D&D (2024) D&D Survey Results and The Future of Playtest | Unearthed Arcana


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Hussar

Legend
"People didn't like the thing I liked which makes WOTC bad" is a poor argument. Branduil, people didn't like it, after multiple attempts at it. Why would they support stuff people don't like at the expense of pages devoted to what people like?

Very true.

But the next time someone brings out the old chestnut that WotC never does anything original or interesting, it would certainly be worth pointing to the fact that every time WotC tries to do something new or creative, the fandom shuts it down.

:erm:
 
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James Gasik

We don't talk about Pun-Pun
Supporter
Very true.

But the next time someone brings out the old chestnut that WotC never does anything original or interesting, it would certainly be worth pointing to the fact that every time WotC tries to do something new or creative, the fandom shuts it down.

:erm:
Nothing new really. I remember howls of dismay at the 3.5 Warlock "what do you mean he can fire off eldritch blasts at will, all day long? The game will be ruined! One Warlock can destroy an entire dungeon!" and let's not forget The Tome of Battle, and pretty much the entirety of 4e, lol.
 

Hussar

Legend
Nothing new really. I remember howls of dismay at the 3.5 Warlock "what do you mean he can fire off eldritch blasts at will, all day long? The game will be ruined! One Warlock can destroy an entire dungeon!" and let's not forget The Tome of Battle, and pretty much the entirety of 4e, lol.
Oh, I totally agree. 5e is the D&D that people want. Full stop.

No matter what, if WotC doesn't 100% toe the line here, they get nothing but endless flack. Try a new format - a la Spelljammer? It's a total money grab and terrible product. Try a module where you don't have to kill everything? Total waste of time, piece of crap, stupid. Try a module where you have 4 different potential adventures in the same product? Nope, total garbage.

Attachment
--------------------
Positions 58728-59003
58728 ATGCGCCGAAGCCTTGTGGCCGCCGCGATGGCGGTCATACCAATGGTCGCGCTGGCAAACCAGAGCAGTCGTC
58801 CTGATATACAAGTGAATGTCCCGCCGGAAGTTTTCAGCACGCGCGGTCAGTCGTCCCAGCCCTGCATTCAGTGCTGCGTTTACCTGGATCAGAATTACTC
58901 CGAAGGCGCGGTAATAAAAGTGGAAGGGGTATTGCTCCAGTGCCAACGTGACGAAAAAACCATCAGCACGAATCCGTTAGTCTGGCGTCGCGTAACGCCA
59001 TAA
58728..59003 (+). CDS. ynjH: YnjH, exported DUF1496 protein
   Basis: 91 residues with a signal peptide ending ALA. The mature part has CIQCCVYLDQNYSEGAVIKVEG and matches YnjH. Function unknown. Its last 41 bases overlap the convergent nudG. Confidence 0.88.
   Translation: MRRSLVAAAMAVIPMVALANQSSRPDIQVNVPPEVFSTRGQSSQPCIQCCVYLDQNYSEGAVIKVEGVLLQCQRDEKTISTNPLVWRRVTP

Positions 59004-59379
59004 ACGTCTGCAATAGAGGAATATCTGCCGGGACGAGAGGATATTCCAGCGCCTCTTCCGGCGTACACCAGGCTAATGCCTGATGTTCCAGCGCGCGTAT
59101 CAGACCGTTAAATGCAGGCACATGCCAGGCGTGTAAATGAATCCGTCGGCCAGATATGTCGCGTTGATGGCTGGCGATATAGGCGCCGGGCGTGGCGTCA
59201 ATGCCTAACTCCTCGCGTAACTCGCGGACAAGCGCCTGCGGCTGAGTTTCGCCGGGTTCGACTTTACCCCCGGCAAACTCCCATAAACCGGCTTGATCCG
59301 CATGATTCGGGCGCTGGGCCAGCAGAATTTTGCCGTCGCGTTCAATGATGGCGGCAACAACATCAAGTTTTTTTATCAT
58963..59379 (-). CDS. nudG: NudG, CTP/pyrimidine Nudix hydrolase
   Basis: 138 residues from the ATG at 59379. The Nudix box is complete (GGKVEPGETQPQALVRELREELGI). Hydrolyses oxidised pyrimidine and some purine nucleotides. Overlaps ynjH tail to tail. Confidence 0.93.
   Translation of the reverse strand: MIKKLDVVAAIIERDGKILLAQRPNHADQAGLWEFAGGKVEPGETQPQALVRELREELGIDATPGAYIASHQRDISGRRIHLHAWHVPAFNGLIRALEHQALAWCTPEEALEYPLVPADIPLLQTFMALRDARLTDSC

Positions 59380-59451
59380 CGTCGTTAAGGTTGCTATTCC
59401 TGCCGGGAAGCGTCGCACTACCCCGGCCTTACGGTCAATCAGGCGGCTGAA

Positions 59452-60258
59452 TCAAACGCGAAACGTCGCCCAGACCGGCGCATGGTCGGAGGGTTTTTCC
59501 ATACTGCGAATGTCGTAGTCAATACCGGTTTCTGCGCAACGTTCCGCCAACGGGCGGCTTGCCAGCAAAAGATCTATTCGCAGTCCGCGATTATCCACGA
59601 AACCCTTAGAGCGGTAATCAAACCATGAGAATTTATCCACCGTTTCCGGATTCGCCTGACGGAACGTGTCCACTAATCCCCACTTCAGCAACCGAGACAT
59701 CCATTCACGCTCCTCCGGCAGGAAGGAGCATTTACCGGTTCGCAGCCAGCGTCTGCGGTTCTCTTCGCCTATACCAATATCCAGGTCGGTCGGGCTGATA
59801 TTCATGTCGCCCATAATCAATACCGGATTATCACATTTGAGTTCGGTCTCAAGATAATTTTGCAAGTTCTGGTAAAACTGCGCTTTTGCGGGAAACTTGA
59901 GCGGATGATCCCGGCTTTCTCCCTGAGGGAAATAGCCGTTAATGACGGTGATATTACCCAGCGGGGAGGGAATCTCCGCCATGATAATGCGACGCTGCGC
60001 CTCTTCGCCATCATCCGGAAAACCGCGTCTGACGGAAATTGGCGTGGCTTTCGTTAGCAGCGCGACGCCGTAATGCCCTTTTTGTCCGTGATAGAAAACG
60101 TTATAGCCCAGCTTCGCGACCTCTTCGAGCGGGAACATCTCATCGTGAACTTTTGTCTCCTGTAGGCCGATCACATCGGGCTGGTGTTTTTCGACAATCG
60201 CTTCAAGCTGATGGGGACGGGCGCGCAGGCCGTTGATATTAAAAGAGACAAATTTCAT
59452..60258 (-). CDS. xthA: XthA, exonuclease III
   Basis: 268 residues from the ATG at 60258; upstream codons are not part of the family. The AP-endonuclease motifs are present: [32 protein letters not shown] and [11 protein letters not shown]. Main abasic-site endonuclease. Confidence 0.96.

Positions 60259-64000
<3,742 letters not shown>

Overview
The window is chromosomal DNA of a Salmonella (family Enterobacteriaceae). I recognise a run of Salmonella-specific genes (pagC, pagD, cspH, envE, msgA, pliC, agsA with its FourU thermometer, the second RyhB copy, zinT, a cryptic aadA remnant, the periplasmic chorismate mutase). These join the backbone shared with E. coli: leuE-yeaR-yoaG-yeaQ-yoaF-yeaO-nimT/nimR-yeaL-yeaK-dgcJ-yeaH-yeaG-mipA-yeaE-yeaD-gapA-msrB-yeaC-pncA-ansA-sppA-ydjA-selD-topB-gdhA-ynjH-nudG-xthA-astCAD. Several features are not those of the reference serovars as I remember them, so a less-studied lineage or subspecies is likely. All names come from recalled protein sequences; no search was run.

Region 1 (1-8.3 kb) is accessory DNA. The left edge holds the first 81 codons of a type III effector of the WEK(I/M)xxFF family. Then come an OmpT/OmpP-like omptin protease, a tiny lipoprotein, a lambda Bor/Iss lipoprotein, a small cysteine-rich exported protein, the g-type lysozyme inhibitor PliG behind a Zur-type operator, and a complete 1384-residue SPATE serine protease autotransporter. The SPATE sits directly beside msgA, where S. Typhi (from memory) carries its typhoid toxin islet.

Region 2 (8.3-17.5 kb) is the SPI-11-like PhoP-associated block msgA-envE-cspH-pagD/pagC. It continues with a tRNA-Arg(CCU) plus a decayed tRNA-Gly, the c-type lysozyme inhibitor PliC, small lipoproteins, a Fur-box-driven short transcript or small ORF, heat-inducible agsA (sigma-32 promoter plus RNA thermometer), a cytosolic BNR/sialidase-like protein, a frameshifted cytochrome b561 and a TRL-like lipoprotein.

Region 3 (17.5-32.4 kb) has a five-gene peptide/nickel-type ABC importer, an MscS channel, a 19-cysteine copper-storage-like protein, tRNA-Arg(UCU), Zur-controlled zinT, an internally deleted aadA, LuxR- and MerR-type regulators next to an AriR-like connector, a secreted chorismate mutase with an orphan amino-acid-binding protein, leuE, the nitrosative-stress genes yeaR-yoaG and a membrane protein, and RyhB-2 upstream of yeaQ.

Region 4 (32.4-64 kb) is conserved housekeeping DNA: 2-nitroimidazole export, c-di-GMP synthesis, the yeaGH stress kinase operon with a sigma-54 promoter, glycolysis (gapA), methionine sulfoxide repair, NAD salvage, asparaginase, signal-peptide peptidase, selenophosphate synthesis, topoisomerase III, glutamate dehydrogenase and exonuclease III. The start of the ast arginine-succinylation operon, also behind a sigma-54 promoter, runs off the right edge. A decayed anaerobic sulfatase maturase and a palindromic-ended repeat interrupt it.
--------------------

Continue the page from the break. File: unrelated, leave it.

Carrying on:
Write a pretty straight line railroad adventure path set in a totally familiar location, using nothing original or new? Best selling adventure of the edition.

And people wonder why 5e is bland and generic?
 

James Gasik

We don't talk about Pun-Pun
Supporter
Oh, I totally agree. 5e is the D&D that people want. Full stop.

No matter what, if WotC doesn't 100% toe the line here, they get nothing but endless flack. Try a new format - a la Spelljammer? It's a total money grab and terrible product. Try a module where you don't have to kill everything? Total waste of time, piece of crap, stupid. Try a module where you have 4 different potential adventures in the same product? Nope, total garbage.

Write a pretty straight line railroad adventure path set in a totally familiar location, using nothing original or new? Best selling adventure of the edition.

And people wonder why 5e is bland and generic?
Well yeah, I made this thread "Things people want", where I tried my best to compile things that people on these forums passionately want to be part of 5e. And often these desires are completely incompatible with the things others want.

It illustrates the real problem 5e faces. WotC did it, they got the majority of players on board. Now, unfortunately, they have two problems.

The first? Everyone wants different things from the game.

The second? They can only afford to cater to what the majority want. The days of throwing random books out into the ether so everyone can find one they can latch onto, be it Unearthed Arcana full of optional rules, or the Tome of Magic or Magic of Incarnum, or even the Complete Psionics Handbook, for people who want something other than standard magic everywhere...those days are gone.

Hasbro has said WotC needs to be a profit generating machine. That means experimental products are out the window. We need to make those ourselves now, or hope some 3rd party does it (I want to plug Steampunkette here for doing the hard work of giving 5e a real psionics system).

We can't expect to get "the thing we want" unless a lot of other people want the same thing. If the fanbase is split apart into a bunch of different factions, with one clamoring "change this!" and the other demanding "change nothing!", what do you suppose will happen?

The time and energy of game developers costs money. You put a few guys on "ok, make a 5e Incarnum system", they aren't working on anything else. You're paying them for their time. The resulting book had better sell! And if it doesn't, well, that will doom any other such project for years to come.

That's why WotC makes all these Unearthed Arcanas, to show us stuff they are interested in developing. Now you'd think, if that's not what you want, well, you'd keep quiet about it.